K7 Million In PNG Coffee Export Orders From UK

by PNG Business News - September 05, 2022

Photo: Keith Scott, the British High Commissioner to PNG

Small and medium-sized businesses have received export orders totaling more than K7 million (US$2 million) as a result of an ongoing commercial collaboration between the British and PNG governments.

Keith Scott, the British High Commissioner to PNG, made this statement in response to Prime Minister James Marape's appeal for investors to consider the agricultural industry.

He stated that he wants to advance direct business support that benefits the economy, jobs, and rural regions of Papua New Guinea.

According to Mr. Scott, there is a lot happening in the agricultural sector, as evidenced by the fact that coffee and New Britain Palm Oil's biggest export markets are Liverpool and the United Kingdom.

“That’s essentially what we are looking to expand and promote but we’re looking very much at the technical level assistance that feeds directly down to PNG producers,” Mr. Scott said.

“We did some work last year with Commonwealth and Standards Network helping PNG establish internationally recognised standards and again that will help facilitate trade. So we’re looking to help PNG and facilitate trade to the UK, Commonwealth, and beyond and hopefully meet a lot of the objectives that the Prime Minister set out.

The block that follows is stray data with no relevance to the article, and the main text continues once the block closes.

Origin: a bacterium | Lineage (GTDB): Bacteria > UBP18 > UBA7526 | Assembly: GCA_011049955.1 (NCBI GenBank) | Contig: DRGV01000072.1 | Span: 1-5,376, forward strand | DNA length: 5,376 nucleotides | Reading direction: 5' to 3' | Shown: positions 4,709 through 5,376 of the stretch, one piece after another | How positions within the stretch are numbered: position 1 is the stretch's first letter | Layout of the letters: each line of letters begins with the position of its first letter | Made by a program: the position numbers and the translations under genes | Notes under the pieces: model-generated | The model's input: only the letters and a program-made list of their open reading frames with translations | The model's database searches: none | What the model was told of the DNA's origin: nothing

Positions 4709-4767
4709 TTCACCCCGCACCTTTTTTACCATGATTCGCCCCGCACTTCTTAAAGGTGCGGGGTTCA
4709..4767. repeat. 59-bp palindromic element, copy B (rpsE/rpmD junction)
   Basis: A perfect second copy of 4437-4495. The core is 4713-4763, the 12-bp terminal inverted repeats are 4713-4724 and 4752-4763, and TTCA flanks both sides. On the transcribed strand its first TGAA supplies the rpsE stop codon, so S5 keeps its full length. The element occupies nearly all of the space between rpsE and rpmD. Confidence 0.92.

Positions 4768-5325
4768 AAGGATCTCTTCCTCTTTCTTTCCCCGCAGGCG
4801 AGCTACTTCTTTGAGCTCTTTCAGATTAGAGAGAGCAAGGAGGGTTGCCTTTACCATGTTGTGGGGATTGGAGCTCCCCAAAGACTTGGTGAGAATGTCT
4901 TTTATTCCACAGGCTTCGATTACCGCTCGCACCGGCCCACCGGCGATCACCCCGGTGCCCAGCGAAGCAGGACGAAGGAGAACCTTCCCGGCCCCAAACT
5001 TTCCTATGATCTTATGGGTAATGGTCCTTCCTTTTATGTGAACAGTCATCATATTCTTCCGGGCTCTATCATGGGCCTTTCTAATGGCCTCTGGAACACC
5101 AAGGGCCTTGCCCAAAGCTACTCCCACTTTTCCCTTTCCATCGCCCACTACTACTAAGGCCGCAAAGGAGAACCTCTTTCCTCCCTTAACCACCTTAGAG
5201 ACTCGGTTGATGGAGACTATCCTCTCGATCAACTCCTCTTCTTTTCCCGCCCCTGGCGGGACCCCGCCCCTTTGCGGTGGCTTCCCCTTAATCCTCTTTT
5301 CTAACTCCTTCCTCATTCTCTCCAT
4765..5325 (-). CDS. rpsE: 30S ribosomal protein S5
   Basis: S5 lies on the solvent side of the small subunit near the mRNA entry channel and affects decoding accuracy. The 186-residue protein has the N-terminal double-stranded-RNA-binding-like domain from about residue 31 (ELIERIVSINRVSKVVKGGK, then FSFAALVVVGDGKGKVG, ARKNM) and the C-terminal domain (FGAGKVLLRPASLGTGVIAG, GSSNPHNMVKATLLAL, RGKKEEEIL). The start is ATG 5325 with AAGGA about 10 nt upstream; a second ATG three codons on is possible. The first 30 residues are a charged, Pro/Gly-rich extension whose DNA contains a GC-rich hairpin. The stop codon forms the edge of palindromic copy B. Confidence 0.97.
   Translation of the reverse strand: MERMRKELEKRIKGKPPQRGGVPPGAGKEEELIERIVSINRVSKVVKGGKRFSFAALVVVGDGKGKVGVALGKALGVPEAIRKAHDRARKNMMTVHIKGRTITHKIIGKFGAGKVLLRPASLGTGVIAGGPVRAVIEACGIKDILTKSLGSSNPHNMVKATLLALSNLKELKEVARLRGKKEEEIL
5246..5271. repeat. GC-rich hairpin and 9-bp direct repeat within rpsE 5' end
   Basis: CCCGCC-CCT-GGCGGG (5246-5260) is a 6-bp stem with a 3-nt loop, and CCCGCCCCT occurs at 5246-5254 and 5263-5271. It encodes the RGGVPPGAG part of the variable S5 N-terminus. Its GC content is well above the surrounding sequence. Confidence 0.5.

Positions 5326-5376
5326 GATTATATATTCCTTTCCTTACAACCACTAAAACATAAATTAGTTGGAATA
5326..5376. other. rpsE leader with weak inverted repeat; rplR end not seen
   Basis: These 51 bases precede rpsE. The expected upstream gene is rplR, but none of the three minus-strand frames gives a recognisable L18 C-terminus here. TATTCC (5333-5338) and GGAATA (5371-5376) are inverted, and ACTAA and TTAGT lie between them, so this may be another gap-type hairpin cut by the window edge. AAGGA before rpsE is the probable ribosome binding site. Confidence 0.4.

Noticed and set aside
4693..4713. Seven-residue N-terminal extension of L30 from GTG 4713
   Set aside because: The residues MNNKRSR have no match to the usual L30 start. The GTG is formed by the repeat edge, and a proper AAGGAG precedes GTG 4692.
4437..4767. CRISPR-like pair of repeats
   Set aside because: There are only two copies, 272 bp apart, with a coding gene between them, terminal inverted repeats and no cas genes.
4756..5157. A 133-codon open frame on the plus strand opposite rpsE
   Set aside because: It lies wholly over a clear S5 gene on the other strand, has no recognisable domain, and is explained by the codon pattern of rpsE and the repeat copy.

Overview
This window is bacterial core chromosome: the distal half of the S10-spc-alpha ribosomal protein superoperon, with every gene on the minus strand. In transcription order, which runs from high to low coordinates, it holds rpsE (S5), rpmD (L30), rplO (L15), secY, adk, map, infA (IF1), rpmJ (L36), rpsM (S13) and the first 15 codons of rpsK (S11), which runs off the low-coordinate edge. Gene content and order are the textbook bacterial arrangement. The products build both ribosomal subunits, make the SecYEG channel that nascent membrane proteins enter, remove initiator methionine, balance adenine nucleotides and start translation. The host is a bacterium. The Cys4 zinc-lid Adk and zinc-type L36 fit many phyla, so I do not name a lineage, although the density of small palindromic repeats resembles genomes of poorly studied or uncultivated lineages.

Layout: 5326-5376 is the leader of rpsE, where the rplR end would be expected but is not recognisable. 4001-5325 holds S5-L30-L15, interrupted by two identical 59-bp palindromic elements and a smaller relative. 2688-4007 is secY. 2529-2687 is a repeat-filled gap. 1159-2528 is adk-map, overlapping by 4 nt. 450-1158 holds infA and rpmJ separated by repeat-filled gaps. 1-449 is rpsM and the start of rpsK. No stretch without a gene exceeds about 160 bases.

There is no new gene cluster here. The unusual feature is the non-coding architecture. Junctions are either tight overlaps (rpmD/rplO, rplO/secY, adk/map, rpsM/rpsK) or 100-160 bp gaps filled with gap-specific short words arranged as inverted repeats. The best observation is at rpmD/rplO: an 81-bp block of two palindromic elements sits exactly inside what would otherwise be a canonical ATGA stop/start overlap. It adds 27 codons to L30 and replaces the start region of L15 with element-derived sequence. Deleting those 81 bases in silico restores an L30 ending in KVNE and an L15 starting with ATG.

“We’re looking for areas where the UK has specific expertise that can meet the needs of PNG.

“Forestry is a good example we have a market project on sustainable forestry which we are setting up in the next couple of weeks. Which is to do a study to help PNG Forest Authority look at how we commit better use of all the trees, that’s the sort of technical expertise we want to give the PNG government a number of options and that’s the data that the PNG government can use and decide how to set policies.”

 

Reference: Yafoi, Melisha. Post-Courier (2 September 2022). “K7 Million In PNG Coffee Export Orders From UK”.



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For the Goodman, et al., data go to Table 3.6 on p.61 in their report.\ Disclosure: This research was undertaken with the support of the ANU-UPNG Partnership, an initiative of the PNG-Australia Partnership, funded by the Department of Foreign Affairs and Trade. The views are those of the authors only. This article appeared first on Devpolicy Blog (devpolicy.org), from the Development Policy Centre at The Australian National University. Stephen Howes is Director of the Development Policy Centre and Professor of Economics at the Crawford School of Public Policy, at The Australian National University. Kingtau Mambon is currently undertaking a Master of International and Development Economics at the ANU Crawford School of Public Policy, for which he was awarded a scholarship through the ANU-UPNG Partnership. Kelly Samof is a lecturer in economics at the School of Business and Public Policy, University of Papua New Guinea.

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